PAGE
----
The Present Work
It was in the hot weather of 1938 that I decided to attempt the task of completing Sir George Grierson’s translation of the Padmavati of Malik Mohamrnad Jaisi. As Commissioner of Fyzabad I had at that time special advantages for the study of the poem. Ramnagar, in the Amethi Estate, where the poet spent the latter part of his life, is in the Sultanpur district of the Fyzabad Division, and Jais itself is within three miles of its border. Jaisi’s language is the dialect still spoken on the spot and his imagery is taken from the scenery and life of the countryside. In spite of the lapse of four hundred years there has been no great change in the language or in the way of life of the people, or in their surroundings, and the poet’s name and fame still live in local tradition.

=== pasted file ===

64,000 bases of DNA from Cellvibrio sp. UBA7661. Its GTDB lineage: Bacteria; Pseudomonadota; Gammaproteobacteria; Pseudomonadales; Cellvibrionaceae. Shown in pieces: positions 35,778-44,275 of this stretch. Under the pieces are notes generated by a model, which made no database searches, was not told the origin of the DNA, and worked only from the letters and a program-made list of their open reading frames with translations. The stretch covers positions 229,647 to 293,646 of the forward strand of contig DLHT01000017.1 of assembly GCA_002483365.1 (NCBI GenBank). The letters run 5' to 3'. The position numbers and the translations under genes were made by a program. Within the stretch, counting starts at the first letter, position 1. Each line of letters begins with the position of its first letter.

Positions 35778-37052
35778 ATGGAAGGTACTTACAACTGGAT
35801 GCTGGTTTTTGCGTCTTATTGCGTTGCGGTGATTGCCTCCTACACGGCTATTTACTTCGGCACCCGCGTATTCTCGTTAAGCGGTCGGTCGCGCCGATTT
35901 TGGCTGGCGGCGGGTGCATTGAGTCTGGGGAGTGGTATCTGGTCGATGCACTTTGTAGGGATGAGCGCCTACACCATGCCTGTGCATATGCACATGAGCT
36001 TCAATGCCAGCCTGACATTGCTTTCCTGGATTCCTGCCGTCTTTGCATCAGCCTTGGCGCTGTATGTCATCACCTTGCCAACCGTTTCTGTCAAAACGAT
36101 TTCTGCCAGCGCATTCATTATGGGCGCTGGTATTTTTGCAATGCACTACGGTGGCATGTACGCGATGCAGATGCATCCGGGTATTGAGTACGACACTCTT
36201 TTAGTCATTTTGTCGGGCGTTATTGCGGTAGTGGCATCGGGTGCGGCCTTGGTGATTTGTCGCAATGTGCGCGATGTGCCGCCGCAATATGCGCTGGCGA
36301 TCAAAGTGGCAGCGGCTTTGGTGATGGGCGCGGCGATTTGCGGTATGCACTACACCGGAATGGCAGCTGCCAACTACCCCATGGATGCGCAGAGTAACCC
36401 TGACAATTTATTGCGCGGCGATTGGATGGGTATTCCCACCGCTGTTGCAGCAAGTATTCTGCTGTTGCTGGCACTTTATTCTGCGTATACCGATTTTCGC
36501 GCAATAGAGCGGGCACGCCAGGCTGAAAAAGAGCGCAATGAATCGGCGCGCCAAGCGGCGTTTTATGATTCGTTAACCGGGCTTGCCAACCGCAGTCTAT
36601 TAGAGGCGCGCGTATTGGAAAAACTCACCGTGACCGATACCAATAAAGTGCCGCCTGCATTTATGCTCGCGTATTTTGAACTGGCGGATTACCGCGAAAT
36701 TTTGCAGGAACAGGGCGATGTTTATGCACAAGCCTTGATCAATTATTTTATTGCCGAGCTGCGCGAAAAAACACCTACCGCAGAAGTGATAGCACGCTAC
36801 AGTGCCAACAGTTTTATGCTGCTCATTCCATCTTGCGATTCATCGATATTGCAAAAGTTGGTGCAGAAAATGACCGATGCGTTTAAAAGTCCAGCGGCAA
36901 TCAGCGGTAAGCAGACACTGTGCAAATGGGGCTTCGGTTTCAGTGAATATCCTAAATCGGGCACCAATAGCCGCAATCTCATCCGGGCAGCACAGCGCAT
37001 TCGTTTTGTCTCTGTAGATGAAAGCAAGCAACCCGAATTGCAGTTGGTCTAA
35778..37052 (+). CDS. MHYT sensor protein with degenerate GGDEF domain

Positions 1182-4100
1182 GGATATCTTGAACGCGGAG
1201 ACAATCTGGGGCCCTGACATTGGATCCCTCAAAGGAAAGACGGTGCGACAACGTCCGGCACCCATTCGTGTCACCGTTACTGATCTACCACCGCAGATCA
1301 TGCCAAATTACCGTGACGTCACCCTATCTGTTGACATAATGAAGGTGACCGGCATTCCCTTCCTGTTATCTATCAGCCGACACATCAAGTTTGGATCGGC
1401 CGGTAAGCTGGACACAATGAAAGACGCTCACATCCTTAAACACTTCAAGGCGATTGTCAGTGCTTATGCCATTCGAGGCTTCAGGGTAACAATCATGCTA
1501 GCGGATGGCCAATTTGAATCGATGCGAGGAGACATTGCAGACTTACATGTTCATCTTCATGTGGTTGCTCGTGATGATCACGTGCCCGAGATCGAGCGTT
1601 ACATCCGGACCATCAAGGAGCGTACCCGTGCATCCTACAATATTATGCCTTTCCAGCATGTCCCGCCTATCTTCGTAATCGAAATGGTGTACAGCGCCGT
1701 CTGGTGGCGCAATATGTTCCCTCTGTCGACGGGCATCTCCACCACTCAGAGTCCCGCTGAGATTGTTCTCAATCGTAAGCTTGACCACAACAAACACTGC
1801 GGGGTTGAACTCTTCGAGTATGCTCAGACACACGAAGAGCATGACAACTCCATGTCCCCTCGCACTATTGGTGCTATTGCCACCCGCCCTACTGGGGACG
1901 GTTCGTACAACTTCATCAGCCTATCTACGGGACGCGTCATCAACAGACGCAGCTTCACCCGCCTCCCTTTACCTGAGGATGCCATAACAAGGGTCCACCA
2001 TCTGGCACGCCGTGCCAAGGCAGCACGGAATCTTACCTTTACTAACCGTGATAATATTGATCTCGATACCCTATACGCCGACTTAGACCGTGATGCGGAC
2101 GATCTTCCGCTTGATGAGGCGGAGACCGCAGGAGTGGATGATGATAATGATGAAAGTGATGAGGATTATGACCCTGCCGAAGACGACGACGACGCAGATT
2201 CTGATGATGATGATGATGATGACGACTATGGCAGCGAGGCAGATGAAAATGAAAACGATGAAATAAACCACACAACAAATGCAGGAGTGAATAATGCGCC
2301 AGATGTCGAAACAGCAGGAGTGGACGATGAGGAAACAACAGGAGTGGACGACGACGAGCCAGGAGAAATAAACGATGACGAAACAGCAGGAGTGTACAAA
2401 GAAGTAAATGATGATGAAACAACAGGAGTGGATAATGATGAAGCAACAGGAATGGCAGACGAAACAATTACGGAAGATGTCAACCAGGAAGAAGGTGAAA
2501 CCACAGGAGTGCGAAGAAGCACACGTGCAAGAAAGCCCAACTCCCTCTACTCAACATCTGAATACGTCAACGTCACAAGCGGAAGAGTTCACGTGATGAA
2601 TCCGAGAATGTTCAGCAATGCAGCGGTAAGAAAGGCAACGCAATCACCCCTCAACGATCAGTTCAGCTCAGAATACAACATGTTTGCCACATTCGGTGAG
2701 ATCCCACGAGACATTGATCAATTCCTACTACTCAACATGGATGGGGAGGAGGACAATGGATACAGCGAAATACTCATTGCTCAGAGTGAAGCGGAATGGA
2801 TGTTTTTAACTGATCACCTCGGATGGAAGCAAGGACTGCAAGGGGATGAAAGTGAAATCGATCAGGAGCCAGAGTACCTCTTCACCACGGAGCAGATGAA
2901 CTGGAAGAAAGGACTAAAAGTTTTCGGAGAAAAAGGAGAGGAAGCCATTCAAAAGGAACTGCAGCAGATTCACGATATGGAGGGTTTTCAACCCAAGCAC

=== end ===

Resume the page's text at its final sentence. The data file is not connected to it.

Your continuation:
I obtained Sir George Grierson’s permission to carry on his work. He wrote “It was nice to get your letter and to learn that you have been taken captive by Malik Muhammad’s Padmavati. Like you, I think that it is a great pity that the poem is not more widely known in England. You ask about my translation in the Bibliotheca Indica. Alas, I am ashamed to say that I never finished it. When my fellow-worker and old friend Pandit Sudhakar Dvivedi died, I had no heart to go on with the work, and, to my shame, I let it drop, and have never had courage to take it up again. Of course, I should be much pleased if von completed it, subject to the approval of the Royal Asiatic Society of Bengal.”